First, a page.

China Tested Hypersonic Glide Vehicle System That Took US Intelligence By Surprise

Faye Higbee
hypersonic glide vehicle

“We have no idea how they did that” was the response of some US intelligence officials to the news that in August, China tested a hypersonic glide vehicle system – a nuclear capable hypersonic weapon. And our intelligence services were reportedly taken by surprise because they didn’t think China possessed that capability. The article first appeared in The Financial Times.  China denies the whole thing, but failed to disclose the test. It disclosed the prior (76) and later tests (78), but not this one (77). Hmmm.

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Not to mention some political officials have no idea how we will defend against it, given the Biden Administration’s penchant for worrying about “white rage,” diversity, and vaccinations instead of focusing on the enemy. The budgets for social programs went out the roof, but the military budget is not being expanded, and Democrats are pushing to dump the US Space Force. How convenient for China.

“But we have seen China and Russia pursuing very actively the use, the militarization of this technology, so we are just having to respond in kind … We just don’t know how we can defend against that technology. Neither does China, neither does Russia.”

U.S. disarmament ambassador Robert Wood- The Epoch Times

Hypersonic Glide Vehicle

Screenshot via The Financial Times

In clear terms that us non-weapons analysts can understand, the hypersonic glide vehicle was launched by a Long March 2C rocket. It reportedly circled the earth as if in orbit, then plunged through the atmosphere towards its target – which it missed by a mere couple of dozen miles. Twenty-four miles wouldn’t matter much if the hypersonic glide vehicle can evade missile defense systems and strike from anywhere from which we aren’t aware. The glide vehicle is maneuverable and has enormous amounts of kinetic energy that would be difficult to stop.

Rule #1: Never underestimate your enemy. The warnings have been there for some time.

“The military balance in the Indo-Pacific is becoming more unfavorable for the United States and our allies. With this imbalance, we are accumulating risk that may embolden China to unilaterally change the status quo before our forces may be able to deliver an effective response.”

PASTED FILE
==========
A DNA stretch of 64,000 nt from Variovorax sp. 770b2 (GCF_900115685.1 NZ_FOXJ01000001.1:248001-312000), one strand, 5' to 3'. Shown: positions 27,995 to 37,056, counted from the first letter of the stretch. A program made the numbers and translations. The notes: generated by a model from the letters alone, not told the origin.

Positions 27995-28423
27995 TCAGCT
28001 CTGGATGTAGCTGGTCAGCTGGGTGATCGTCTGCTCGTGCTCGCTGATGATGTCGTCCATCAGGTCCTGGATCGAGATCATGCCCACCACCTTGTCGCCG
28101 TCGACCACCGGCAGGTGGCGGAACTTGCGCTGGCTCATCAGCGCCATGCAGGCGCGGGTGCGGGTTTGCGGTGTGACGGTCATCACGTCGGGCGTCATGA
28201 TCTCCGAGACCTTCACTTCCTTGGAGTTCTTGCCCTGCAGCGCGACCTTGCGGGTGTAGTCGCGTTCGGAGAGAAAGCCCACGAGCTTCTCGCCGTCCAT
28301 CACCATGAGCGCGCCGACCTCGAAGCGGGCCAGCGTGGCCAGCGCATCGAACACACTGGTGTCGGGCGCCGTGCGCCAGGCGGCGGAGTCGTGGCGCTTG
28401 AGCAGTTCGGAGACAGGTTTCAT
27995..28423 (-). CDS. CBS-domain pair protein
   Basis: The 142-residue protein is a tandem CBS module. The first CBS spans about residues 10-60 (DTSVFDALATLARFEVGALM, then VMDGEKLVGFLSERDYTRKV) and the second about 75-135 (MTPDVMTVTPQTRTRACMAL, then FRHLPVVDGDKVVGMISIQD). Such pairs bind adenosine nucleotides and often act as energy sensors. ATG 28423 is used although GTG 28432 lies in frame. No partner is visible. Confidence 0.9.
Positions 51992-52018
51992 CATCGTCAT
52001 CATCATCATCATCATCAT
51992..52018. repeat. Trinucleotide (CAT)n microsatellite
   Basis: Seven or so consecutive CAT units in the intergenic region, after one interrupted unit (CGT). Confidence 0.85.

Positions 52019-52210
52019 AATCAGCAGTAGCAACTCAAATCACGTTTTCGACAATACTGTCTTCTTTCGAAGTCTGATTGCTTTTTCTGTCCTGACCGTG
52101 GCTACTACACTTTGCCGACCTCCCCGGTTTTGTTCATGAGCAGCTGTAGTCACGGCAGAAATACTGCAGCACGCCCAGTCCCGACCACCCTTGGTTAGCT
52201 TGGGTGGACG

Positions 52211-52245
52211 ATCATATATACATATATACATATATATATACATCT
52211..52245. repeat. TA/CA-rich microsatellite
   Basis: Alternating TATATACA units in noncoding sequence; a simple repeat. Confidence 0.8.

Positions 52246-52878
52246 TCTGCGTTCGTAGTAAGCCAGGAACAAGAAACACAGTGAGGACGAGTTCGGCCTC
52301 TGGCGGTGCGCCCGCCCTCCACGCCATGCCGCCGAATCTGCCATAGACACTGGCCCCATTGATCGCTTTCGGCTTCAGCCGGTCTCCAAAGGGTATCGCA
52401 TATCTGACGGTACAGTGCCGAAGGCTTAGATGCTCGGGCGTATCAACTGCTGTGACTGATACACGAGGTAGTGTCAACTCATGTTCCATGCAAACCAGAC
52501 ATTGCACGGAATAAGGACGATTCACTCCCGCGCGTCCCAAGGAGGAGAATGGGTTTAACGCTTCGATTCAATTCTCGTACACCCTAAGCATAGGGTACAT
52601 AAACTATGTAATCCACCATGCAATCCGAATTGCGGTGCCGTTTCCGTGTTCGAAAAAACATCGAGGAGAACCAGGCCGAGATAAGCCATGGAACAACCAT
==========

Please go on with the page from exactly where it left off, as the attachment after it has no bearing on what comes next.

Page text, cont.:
Admiral Philip Davidson, head of Indo-Pacific command, March 2021

In June, it was reported by Fox that China was building at least 119 more missile silos. The idea was rumored to be upgrading their nuclear capability from 250 weapons to 350. However, if the intelligence community missed on the TYPE of missile, bad things could happen and happen rapidly. China said the August test was “just a spaceship” that could be reused. Do you believe them? We do not.

The hypersonic glide vehicle system and a FOBS (Fractional Orbital Bombardment System)

The maneuvering hypersonic glide vehicle, descending from high-altitude at extreme speed, could travel thousands of miles to its target, which can be totally offset from a normal ballistic track. Complicating things more, these systems can attack from the south pole, not just the north where most of America’s ballistic missile early warning, tracking, and defensive apparatus is focused. Intercepting such a system would also be very challenging, especially considering U.S. mid-course intercept capabilities are focused on traditional ballistic missile flight profiles, which fly more of a parabolic trajectory and have generally known ranges of each stage of flight. 

With a glide vehicle end-game delivery system paired with a FOBS, its vehicles can enter the atmosphere beyond the range of an interceptor’s exo-atmospheric mid-course kill envelope, with the glide vehicle weaving its way through the atmosphere to its final target. Traditional surface-based radar systems’ line of sight is also significantly reduced as the hypersonic glide vehicle travels in the atmosphere. Paired with the extreme speeds involved, this can make these systems nearly useless at providing any details regarding the impending attack. 

Hypersonic glide vehicles themselves are also very tough to kill with no real defense against them available at this time. Elaborate defensive concepts are in the works, but their effectiveness will depend on just how fast these vehicles are traveling, their maneuverability, density in numbers, what third-party sensors are available to help in generating an engagement solution, and more. A hypersonic glide vehicle with the kinetic energy in its favor from an orbital-like delivery would likely be the very hardest to kill.

The Drive

In short, such a system would allow China to attack anywhere on the planet, with very little warning and near impunity. Welcome to the new Arms Race.


Featured photo: Screenshot via Twitter (The Drive)

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